Recent advances have revolutionised ophthalmic imaging and helped understand the pathophysiology of ocular diseases and thus help in the diagnosis and management of ocular diseases. The authors of this book have gone through most of the available imaging techniques available for the eyes from the front to the back, including thermography, except ultrasound and CT and MRI scan.

The book acts as a bridging text between the actual physics and calculations used in imaging and the practical uses of these methods in understanding disease pathology. The calculations make the reading a bit dry to most ophthalmologists except those who are doing research or who are passionate about imaging.

Likening the eye to the conventional camera, Image Analysis and Modelling in Ophthalmology explores the application of advanced image processing in ocular imaging. This book does an outstanding job of describing established and new forms of retinal imaging, covering both acquisition and interpretation, information useful for clinicians as well as researchers at all levels interested in applications of retinal imaging, from students and residents to experienced retina specialists.

The chapters are well-written with relevant examples, and cover all the major parts of the eye including cornea, anterior segment, optic nerve and retina. Each chapter looks at the background of each one of these techniques, indications, advantages, disadvantages and limitations. It also assesses the use of these techniques in various diseases and its limitations. The authors discuss corneal topography, confocal microscopy and anterior segment imaging for anterior chamber diseases. Most of the chapters are devoted to the use of imaging in retinal diseases including fundus photography in diabetes, processing of images, optical coherence tomography, fundus fluorescein angiography, auto-fluorescence and vascular flow.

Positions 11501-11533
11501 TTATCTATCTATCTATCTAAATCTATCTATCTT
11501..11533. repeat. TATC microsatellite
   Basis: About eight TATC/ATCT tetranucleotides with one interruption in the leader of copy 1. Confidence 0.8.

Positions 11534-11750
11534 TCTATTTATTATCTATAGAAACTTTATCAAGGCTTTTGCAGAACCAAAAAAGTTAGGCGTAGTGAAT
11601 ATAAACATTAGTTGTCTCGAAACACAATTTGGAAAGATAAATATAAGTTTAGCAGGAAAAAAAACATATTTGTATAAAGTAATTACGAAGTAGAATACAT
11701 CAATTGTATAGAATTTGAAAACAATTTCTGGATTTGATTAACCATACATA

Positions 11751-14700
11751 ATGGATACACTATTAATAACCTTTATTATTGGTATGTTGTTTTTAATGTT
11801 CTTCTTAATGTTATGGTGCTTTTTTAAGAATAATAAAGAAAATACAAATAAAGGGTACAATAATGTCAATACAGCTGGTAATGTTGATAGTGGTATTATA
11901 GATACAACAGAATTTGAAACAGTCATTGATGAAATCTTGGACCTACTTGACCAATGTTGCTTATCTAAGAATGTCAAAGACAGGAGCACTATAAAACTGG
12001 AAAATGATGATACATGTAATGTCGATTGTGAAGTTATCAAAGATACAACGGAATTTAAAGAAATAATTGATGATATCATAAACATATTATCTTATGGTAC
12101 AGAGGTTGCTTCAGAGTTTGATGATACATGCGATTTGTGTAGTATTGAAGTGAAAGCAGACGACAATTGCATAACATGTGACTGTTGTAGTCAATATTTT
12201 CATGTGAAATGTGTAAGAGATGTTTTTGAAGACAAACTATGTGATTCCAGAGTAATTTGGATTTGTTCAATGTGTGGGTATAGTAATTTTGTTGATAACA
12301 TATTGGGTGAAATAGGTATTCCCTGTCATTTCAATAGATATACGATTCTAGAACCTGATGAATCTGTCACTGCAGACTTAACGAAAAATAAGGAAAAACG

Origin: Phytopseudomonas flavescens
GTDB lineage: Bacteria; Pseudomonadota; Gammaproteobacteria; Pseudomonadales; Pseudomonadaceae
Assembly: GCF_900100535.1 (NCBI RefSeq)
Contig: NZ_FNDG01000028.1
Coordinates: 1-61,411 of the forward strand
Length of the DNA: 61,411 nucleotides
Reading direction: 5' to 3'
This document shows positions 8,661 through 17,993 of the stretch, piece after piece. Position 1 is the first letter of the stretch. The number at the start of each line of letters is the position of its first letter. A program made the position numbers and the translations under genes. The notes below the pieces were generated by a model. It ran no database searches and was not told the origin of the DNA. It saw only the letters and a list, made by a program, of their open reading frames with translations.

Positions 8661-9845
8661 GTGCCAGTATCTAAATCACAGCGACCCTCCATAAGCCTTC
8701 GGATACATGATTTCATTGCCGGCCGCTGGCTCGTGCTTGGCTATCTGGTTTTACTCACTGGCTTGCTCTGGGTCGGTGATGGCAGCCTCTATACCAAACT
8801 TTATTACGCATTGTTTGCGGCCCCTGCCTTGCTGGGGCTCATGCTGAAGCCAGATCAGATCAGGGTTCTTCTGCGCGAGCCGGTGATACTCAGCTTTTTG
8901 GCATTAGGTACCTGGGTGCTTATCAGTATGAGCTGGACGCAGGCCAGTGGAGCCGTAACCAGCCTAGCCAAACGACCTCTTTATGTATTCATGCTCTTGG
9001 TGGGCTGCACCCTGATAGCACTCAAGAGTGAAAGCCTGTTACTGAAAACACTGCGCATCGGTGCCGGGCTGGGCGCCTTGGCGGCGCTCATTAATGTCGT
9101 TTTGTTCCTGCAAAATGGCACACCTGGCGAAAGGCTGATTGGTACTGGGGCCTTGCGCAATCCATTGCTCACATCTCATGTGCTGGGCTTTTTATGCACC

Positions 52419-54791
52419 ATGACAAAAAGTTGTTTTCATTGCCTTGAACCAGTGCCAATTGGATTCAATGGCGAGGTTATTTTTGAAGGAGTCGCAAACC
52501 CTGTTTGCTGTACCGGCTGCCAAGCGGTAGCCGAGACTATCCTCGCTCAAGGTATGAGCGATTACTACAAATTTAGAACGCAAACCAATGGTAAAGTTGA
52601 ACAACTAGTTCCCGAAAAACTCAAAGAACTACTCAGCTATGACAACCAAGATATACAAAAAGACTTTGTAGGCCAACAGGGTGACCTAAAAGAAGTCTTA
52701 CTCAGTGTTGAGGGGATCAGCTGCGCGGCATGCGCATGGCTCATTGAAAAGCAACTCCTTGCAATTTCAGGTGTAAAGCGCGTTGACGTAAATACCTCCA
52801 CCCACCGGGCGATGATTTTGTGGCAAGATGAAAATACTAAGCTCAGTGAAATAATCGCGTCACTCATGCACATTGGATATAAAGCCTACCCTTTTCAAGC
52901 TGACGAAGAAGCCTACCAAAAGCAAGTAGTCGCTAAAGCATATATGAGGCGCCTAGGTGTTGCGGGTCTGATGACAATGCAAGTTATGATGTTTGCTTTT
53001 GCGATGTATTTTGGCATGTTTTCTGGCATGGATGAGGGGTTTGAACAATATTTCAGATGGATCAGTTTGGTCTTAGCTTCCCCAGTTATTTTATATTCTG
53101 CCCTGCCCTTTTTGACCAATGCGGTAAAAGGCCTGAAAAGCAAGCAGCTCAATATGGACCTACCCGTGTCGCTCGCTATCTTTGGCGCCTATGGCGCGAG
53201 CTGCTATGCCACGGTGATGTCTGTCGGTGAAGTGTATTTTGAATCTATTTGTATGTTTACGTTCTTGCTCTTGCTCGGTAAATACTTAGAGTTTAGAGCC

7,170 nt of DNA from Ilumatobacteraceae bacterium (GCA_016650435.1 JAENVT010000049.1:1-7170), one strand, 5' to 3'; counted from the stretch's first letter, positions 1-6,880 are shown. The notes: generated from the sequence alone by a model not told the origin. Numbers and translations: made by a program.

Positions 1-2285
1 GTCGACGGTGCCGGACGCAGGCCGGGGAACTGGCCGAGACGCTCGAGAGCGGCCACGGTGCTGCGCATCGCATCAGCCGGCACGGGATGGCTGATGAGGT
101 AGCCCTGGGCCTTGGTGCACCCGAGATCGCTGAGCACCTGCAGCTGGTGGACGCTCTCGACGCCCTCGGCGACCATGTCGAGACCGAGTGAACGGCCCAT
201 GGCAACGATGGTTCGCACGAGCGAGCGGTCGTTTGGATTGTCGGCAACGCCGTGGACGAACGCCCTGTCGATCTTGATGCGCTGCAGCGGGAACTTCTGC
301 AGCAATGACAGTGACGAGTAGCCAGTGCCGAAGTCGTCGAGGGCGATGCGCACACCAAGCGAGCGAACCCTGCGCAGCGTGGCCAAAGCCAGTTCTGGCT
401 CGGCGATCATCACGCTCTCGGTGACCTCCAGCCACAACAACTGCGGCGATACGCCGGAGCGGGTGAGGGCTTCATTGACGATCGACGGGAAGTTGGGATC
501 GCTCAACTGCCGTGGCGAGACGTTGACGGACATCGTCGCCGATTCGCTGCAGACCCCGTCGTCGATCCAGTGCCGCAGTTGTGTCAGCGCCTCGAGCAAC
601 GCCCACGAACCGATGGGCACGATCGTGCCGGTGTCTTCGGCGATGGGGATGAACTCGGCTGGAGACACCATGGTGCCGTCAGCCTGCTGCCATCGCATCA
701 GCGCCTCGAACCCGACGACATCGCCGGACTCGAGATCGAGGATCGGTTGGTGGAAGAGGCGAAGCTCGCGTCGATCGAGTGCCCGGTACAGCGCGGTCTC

The authors introduce the A-Level set algorithm, explore the ARGALI system to calculate the cup-to-disc ratio (CDR), and describe the Singapore Eye Vessel Assessment (SIVA) system, a holistic tool which brings together various technologies from image processing and artificial intelligence to construct vascular models from retinal images. They discuss the advantages and disadvantages of different approaches to imaging the different structures.

There are a many textbooks written on ophthalmic imaging, but this book goes a bit further and describes the recent emerging techniques that are being used currently in only a limited number of centres. It gives you an insight into these new techniques. It helps in making an informed decision about use of these techniques in everyday practice.

I would recommend this book to clinicians and researchers who are involved in imaging but it may not be a good read for general ophthalmologists who may find this book quite daunting.

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MN Abdul Karim

Ophthalmology, Kettering General Hospital, UK.

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